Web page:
19. 19. RDBMS in the Big-Picture Framework Resources RelationsConceptual Resources and links Entities, attributes, relationships, and identifiersLogical Model: hypertext Model: extended relational Language: XQuery Language: SQLPhysical Indexing (e.g., scalar data types, XML, full-text), locking and isolation levels, federation, replication, in-memory databases, columnar storage, table spaces, caching, and more 19
  20. 20. RDBMS Reconsidered• A Forrester big data reality check (from “Stay Alert To Database Technology Innovation,” 11/19/2010): – “For 90% of BI use cases, which are often less than 50 terabytes in size, relational databases still are good enough” (p. 4) – “Traditional relational databases are still good enough for the majority of transactional use cases” (p. 5) 20
  21. 21. Back to the Bigger Picture• Compared with traditional enterprise data management, big data is – Essentially a collection of specialized physical models for very large, analysis-oriented data management – Expanding to encompass resources as well as relations – More about the potential for displacing expensive and closed/proprietary distributed processing alternatives than displacing RDBMS or XDBMS 21
  22. 22. Structured Big Data: Recap• Substantive, sustainable, and synergistic – RDBMS – XDBMS – Hadoop – The cloud as an information management platform• Vaguely defined, transitory, and over-hyped – NoSQL 22
  23. 23. Agenda• Big data in context• Big structured data• Big unstructured data• Big opportunities and risks• Q&A 23
  24. 24. Big Unstructured Data• Finding Facts about Data – IDC/EMC• Patterns for Unstructured Big Data• How-to issues – who will know? 24
  25. 25. http://www.emc.com/leadership/programs/digital-universe.htm 25
  26. 26. 26
  27. 27. 27
  28. 28. 4/28/2011 28
  29. 29. 29
  30. 30. 30
  31. 31. 4/28/2011 31
  32. 32. 32
  33. 33. 33
  34. 34. Facebook:800M users500M visitors/day 34$100B potential value @ IPO
  35. 35. http://inmaps.linkedinlabs.com/ 35
  36. 36. Unstructured Big Data Patterns• Search• Social• Mobile• Online Activities/Digital Marketing• Inquiry/Detection – Connecting Dots• Question Answering 36
  37. 37. Mobile Adds:Location data pointsVoice searchesSiri questionsApp history profileBrowse history profileSearch history profilePast purchase profileCamera-generated outputs/inputsCoupon delivery & merchandisingFriends locationsSocial searchLocal ad-match algo opportunities 37
  38. 38. 4/28/2011 38
  39. 39. Online Activities/Digital Marketing 39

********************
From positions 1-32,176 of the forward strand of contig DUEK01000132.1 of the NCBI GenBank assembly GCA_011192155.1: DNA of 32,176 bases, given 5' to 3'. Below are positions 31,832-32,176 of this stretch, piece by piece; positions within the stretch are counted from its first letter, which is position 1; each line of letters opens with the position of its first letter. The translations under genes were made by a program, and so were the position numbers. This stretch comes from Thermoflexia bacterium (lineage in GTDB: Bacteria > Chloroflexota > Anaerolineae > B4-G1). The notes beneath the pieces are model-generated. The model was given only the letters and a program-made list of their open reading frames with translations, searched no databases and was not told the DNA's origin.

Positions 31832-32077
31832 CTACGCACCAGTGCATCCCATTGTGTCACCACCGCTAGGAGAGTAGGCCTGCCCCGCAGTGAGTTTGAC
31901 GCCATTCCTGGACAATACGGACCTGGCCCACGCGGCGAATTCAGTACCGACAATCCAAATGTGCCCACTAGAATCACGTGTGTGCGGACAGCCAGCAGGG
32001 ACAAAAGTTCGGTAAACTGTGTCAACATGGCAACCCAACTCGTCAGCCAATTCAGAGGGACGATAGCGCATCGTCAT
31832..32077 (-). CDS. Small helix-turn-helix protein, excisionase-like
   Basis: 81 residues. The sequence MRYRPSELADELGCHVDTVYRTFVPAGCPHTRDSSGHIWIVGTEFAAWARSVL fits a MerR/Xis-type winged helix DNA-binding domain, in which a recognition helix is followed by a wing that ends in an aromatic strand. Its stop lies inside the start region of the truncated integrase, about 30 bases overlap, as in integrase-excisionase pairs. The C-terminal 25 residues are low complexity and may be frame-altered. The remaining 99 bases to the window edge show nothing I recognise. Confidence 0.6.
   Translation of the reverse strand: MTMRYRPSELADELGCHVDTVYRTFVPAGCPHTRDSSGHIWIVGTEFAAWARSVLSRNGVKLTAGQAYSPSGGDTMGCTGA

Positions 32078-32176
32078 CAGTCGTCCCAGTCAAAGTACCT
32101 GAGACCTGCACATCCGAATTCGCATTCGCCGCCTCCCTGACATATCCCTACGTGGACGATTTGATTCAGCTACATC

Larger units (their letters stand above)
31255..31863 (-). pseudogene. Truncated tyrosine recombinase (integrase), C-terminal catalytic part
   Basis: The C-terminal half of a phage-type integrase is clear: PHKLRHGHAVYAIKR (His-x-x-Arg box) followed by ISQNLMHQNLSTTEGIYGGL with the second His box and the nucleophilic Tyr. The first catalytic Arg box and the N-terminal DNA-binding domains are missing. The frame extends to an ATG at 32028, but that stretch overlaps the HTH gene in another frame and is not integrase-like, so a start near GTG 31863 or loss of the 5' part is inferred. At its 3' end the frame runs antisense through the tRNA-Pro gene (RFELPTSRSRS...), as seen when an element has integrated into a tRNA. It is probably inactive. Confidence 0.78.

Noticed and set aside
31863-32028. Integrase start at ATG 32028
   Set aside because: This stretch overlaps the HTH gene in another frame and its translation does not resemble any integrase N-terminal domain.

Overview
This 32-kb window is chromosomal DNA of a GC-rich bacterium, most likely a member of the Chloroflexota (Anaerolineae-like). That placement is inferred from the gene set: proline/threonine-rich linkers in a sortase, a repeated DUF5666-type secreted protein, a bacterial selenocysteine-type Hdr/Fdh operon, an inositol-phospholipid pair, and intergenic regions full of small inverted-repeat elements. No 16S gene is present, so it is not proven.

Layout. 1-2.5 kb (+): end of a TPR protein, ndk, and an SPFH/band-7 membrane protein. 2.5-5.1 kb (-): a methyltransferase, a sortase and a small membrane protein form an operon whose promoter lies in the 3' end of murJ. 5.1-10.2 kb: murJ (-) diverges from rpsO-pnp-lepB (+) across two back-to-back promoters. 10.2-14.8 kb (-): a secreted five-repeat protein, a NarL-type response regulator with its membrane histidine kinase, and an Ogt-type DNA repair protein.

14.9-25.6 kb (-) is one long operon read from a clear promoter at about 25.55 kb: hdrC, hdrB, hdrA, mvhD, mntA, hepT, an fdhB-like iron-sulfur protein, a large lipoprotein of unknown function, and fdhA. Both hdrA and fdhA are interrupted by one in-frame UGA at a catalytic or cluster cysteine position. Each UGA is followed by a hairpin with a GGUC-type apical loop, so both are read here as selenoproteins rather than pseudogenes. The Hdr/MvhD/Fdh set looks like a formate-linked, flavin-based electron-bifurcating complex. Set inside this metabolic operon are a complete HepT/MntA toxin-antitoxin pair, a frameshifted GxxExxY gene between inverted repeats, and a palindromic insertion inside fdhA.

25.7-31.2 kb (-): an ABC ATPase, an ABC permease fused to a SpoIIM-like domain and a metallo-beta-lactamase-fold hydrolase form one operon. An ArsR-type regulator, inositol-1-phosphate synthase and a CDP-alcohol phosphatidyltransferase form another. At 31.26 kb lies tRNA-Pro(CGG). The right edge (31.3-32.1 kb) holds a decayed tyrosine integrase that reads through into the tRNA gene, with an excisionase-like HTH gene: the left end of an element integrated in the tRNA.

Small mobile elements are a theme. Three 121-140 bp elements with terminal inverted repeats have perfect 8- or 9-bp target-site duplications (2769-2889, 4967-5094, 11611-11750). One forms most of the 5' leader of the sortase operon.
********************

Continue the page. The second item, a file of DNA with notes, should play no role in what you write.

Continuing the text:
40. 40. • Inquiry/Detection – Connecting Dots – Intelligence – Law Enforcement – Fraud Detection (Government, Financial, Health, …) – eDiscovery 40
  41. 41. Social Media Monitoring 41
  42. 42. Question Answering 4/28/2011 42
  43. 43. Question Answering Beyond Jeopardy 43
  44. 44. Twitter Analytics Questions• What can we tell about a user from their tweets? – from the tweets of those they follow? – from the tweets of their followers? – from the ratio of followers/following• What graph structures lead to successful networks?• User reputation?• Sentiment analysis?• What features get a tweet retweeted? – How deep is the retweet tree?• Long term duplicate detection• Machine learning• Language detection 44
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  46. 46. 46http://www.mckinsey.com/en/Features/Big_Data.aspx
  47. 47. Agenda• Big data in context• Big structured data• Big unstructured data• Big opportunities and risks• Q&A 47
  48. 48. Big Data Opportunities• Improved visibility and insights – Can explore previously impractical questions• Real-time analytics – Less dependence on “dead data”• Blur the boundaries between structured and unstructured information – Unified views of resources and relations• Consolidation – Reduce the number of moving parts in your infrastructure • Along with related licensing and maintenance expenses• Compliance – capture and maintain data & records previously beyond firms capabilities 48
  49. 49. Big Data Risks• The potential for an ever-expanding set of information silos – Critical to relentlessly focus on minimized redundancy and optimized integration• GIGO (garbage in, garbage out) at super-scale – Dramatic improvements in capabilities and price/performance provide new opportunities for self-inflicted damage, for organizations that don’t model or query effectively• Cognitive overreach – The potential for information workers to create nonsensical queries based on poorly-designed and/or misunderstood information models• Skills gaps create competitive disadvantages 49
  50. 50. Q&APeter OKelly - peter@okellyassociates.comKathleen Reidy - kathleen.reidy@451Research.comHadley Reynolds - hadley.reynolds@nexteraresearch.com 50
  51. 51. Database market landscape Relational Analytic Mapr Infobright Netezza ParAccel SAP Sybase IQ Non-relational Piccolo Hadoop Teradata EMC IBM InfoSphere Dryad Brisk Greenplum Hadapt Aster Data Calpont VectorWise HP Vertica Operational Progress Oracle IBM DB2 SQL Server JustOne InterSystems MarkLogic MySQL Ingres PostgreSQL Objectivity Document Lotus Notes McObject SAP Sybase ASE EnterpriseDB Versant NoSQL CouchDB NewSQL HandlerSocket Akiban Key value MongoDB -as-a-Service MySQL Cluster Amazon RDS Couchbase RavenDB Cloudant App Engine SQL Azure Clustrix Riak Datastore Database.com Redis Drizzle Big tables Xeround FathomDB GenieDB Membrain SimpleDB ScalArc Cassandra Voldemort Hypertable Graph Schooner MySQL CodeFutures InfiniteGraph Tokutek ScaleBase NimbusDB BerkeleyDB HBase Neo4J Continuent GraphDB Translattice VoltDBData Grid/Cache Terracotta GigaSpaces Oracle Coherence Memcached IBM eXtreme Scale GridGain ScaleOut Vmware GemFire InfiniSpan CloudTran
  52. 52. Big Data Complexity Continuum Climate Modeling Gov’t Intelligence And Prediction Applications Predictions Trend Analytics MedicalNumber & Complexity of Technologies diagnostics Fraud Detection Influence Voice of Customer Networks Sentiment extraction Relationship Ad Targeting Reputation Retargeting Detection management Brand monitoring Intelligent Web search Machines Pattern Log Analysis Data mining eCommerce Detection Speech to text Time Historic Future(Predict) 52 Current (Monitor) Horizon IDC 2005
  53. 53. Big Data Characteristics Velocity Value Big Data Variety/ Volume Complexity© IDC 12/2/2011